Add character and bonus storage to any space by making this freestanding industrial modern bookcase. This bookcase design requires precut lumber and plumbing pipe fittings, all of which can be found at your hardware store, and can be customized to fit your space.
Things You’ll Need
- 5 untreated lumber boards, precut to 12 inches by 2 inches by 52 inches
- Medium-grit sandpaper, #60
- Wood finish interior wood stain
- Paintbrush and/or cotton rag
- Clear multisurface waterproofer (optional)
- Felt or foam rounds, 3-inch diameter
- Multisurface glue
- ½-inch floor flanges, 4
- ½-inch by 12-inch pipe nipples, 30
- ½-inch by 24-inch pipe nipples, 4
- ½-inch close nipples, 6
- ½-inch threaded tee pipe fittings, 24
- ½-inch 90-degree pipe elbows, 4
- ½-inch by 42-inch pipe nipples, 2
- ½-inch 2-hole straps, 20
- #8 by 1-inch wood screws, 40
Notes on supplies:
Pipes: We used ½-inch round black steel finished metal pipes that can be found in the plumbing aisle at most hardware stores; the finish and pipe size can be changed depending on your tastes for this project. If you prefer a completely different metal finish, the pipes will take well to spray paint. Some hardware stores will make custom pipe cuts free of charge; take advantage of this service for the two 42-inch pipe nipples, because this isn’t a standard pipe size.
Lumber: We used 12-inch by 2-inch by 52-inch untreated lumber boards for this bookcase design. We like the look of the thicker, 2-inch slab, and the 52-inch width was a custom measurement for our space. Using thicker lumber allows for a lengthier shelf span, also helping to prevent sagging under heavy-weight objects like books over time. Each shelf in this design should be able to hold an even distribution of 60 pounds. Look for lumber that can be cut to size, another service most hardware stores will offer free of charge.
Tip: Customize the width of this bookcase by having longer or shorter boards cut to best fit the needs of your space. Every other component of the design will remain the same, except for the two 42-inch pipe nipples, which would also need to be custom cut.
First sand the boards smooth, freeing them from debris and splintered edges.
In a well-ventilated area, apply a stain for interior wood finishes (we used Minwax brand in the Early American finish) using a paintbrush or by wiping into the wood with a cotton rag. Wipe away excess stain to help bring out the natural variations in the woodgrain. Allow stain to fully dry (at least eight hours).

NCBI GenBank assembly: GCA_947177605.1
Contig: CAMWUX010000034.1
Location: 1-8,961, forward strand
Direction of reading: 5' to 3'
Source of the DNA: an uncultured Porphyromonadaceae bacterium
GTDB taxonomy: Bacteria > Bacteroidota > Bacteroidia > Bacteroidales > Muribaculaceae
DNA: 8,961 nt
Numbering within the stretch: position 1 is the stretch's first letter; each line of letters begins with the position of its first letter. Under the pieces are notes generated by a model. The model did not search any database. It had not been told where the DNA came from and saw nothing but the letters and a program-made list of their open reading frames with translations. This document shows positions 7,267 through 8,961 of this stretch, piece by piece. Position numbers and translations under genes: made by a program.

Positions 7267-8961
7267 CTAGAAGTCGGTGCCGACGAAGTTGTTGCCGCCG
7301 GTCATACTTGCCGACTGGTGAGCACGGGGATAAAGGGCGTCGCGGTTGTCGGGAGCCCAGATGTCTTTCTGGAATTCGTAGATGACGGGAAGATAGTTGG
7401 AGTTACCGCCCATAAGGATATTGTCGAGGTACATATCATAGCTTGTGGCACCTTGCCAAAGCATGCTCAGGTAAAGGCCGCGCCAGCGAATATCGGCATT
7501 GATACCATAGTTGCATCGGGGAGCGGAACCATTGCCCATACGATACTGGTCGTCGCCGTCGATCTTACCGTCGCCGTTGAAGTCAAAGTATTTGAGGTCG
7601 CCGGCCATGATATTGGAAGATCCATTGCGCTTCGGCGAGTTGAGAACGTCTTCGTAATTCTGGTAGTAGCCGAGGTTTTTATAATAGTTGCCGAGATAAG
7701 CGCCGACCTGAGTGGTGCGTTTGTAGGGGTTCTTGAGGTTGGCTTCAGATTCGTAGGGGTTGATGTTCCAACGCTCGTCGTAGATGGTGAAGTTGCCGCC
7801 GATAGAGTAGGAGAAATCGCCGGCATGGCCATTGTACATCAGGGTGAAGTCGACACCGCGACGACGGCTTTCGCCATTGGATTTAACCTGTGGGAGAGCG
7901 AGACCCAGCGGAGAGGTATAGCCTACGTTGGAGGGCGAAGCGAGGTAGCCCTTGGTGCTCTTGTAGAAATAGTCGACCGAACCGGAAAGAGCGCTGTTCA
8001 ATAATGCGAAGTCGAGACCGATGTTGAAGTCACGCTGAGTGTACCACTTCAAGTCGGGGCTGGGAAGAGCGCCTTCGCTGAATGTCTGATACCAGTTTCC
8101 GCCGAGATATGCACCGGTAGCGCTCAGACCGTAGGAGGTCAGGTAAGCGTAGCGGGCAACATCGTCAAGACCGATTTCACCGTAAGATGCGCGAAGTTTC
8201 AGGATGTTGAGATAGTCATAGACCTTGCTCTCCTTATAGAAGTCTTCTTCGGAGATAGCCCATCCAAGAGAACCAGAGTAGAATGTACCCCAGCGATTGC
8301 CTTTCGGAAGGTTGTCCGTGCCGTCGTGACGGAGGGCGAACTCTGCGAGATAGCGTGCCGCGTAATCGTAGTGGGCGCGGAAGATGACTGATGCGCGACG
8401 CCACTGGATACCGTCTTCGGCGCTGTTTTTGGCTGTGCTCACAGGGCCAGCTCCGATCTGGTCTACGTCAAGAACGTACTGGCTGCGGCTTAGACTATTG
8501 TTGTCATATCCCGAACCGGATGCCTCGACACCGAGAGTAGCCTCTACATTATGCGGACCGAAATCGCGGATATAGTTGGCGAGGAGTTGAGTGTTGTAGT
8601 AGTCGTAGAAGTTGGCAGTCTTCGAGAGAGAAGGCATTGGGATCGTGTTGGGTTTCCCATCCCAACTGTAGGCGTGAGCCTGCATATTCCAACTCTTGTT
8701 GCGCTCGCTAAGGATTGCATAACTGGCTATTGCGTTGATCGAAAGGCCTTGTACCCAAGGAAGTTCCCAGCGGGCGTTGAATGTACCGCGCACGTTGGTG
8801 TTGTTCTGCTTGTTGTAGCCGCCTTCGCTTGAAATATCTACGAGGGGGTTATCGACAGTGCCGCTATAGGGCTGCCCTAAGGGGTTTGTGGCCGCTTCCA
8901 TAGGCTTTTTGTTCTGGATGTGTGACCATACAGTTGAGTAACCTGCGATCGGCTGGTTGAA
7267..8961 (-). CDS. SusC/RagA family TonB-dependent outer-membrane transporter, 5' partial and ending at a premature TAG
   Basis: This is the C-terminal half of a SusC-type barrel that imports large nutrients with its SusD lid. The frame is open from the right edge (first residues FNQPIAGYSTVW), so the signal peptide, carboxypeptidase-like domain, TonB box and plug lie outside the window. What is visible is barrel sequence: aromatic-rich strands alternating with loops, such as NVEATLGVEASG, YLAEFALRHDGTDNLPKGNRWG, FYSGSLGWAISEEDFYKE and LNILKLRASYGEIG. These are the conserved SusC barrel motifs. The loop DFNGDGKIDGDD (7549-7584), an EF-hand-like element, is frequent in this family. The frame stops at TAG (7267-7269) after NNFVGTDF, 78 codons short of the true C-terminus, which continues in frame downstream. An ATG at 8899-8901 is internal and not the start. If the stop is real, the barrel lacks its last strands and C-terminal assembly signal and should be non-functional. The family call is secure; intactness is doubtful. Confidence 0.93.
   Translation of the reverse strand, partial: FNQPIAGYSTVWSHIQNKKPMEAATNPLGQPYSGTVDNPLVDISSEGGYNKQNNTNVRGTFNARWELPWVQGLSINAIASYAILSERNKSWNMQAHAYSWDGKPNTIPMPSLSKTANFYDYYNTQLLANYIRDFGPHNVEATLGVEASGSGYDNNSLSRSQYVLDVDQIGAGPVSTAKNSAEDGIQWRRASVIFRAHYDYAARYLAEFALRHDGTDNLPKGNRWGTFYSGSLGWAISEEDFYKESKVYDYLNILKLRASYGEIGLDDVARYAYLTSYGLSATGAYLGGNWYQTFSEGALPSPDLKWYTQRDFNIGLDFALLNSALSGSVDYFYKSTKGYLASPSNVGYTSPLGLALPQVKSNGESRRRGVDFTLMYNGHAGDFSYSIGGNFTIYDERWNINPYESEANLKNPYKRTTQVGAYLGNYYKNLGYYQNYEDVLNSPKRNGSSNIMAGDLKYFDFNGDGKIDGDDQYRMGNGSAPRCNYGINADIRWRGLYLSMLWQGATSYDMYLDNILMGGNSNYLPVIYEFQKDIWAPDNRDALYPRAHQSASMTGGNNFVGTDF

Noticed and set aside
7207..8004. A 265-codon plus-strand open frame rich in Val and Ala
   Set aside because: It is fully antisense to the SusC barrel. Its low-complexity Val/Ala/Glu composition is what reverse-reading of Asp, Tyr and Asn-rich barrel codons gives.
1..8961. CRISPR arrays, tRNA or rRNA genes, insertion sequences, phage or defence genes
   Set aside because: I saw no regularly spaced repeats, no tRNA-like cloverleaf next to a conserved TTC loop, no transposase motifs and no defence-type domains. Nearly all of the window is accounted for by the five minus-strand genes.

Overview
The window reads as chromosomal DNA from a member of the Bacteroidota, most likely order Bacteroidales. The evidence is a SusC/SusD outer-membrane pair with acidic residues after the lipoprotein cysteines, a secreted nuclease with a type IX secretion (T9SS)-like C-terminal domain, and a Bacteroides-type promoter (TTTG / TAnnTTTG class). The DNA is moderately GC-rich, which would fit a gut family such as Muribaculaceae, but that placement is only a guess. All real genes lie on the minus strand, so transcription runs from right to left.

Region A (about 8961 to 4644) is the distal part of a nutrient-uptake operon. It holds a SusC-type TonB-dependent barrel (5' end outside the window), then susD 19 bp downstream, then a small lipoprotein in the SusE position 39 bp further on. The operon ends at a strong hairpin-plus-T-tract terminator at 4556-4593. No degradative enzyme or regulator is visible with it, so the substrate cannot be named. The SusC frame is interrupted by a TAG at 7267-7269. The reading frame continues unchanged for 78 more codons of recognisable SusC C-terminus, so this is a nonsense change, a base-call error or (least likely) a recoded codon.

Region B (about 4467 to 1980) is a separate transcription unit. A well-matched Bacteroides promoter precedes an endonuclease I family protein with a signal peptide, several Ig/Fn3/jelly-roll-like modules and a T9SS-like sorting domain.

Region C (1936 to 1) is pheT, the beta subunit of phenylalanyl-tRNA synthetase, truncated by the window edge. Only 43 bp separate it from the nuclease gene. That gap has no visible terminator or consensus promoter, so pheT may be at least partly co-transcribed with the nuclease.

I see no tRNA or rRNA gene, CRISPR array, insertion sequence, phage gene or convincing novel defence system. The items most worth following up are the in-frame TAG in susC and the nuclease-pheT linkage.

For added protection and sealing, we applied a coat of a clear multisurface waterproofer, allowing it to fully dry before bringing the boards indoors to work with.
After all the supplies are gathered, piecing together these bookcases is like a step-by-step puzzle. To assemble the bookcase, you’ll first build out each of the two side shelf supports before laying out the wood shelves and completing the piece with cross pipe supports.
Adhere felt or foam rounds to the bottom of each floor flange using multipurpose glue. These flanges will act as the feet of the bookcase, supporting the weight. The foam will help provide a protective barrier between the metal and floor to prevent scratching.
Assemble the pipe fittings starting from the bottom of the shelves. Pipe fittings come with a steel residue which can be wiped clean with a cloth rag. Wearing gloves while assembling the structure will help from transferring any residual mess onto your hands and clothing.
First attach a close nipple to each of the four floor flanges, followed by a tee fitting to make the feet for the bookcase.
Using four of the 12-inch pipe nipples and two more of the tee fittings on each, make two freestanding square shapes. These will act as the starting points for each side of the bookcase shelf supports.
From here, continue to build upward, creating a row of three squares using the 12-inch pipe nipples and tee fittings. Each side will begin to resemble a ladder — can you see it starting to come together?
To add variation in height and a little interest to the bookcase, attach the 24-inch pipe nipples before completing each side with a final “square” of the 12-inch pipe nipples.
Lay the boards one at a time, measuring a 4-inch overhang on each side of the shelf. Attach two 2-hole straps along the pipe underneath the board, screwing them into the wood for added support and security.
Tip: While laying the boards, choose the sides with interesting variations or knots along the wood grain for areas you’ll see. Similarly, if there are portions of the boards you’re not as fond of, easily conceal them from sight by laying them on the flip side.
After each board is installed, complete the bookcase by adding the final cross supports along the top. First attach the remaining two close nipples inside the front-facing tee fittings at the top of the shelves, and then attach the remaining two 12-inch pipe nipples in back. Attach the four 90-degree elbows to each of these four points, and connect with the two 42-inch pipe nipples across the top, twisting securely into each elbow.
Vary up a normal bookcase display by stacking books on their side and organizing by color. Among the books, work in framed photos and treasured collectibles to add personality.
Looking for more project ideas? If you’re a fan of industrial style, learn how to make a simple garment rack using pipe fittings or these industrial modern sconces. Love working with reclaimed wood? See how we designed and installed an exposed kithen shelf made of reclaimed wood and learn how to make a reclaimed wood bath caddy in this tutorial.
Mary & Tim
Keep up with Mary and Tim’s adventures in DIY, home and gardening on their collaborative lifestyle blog, 17Apart. Find them on Instagram (@17Apart) and page through delicious recipes on Tim’s food blog, E.A.T.
Photo credits: Mary & Tim Vidra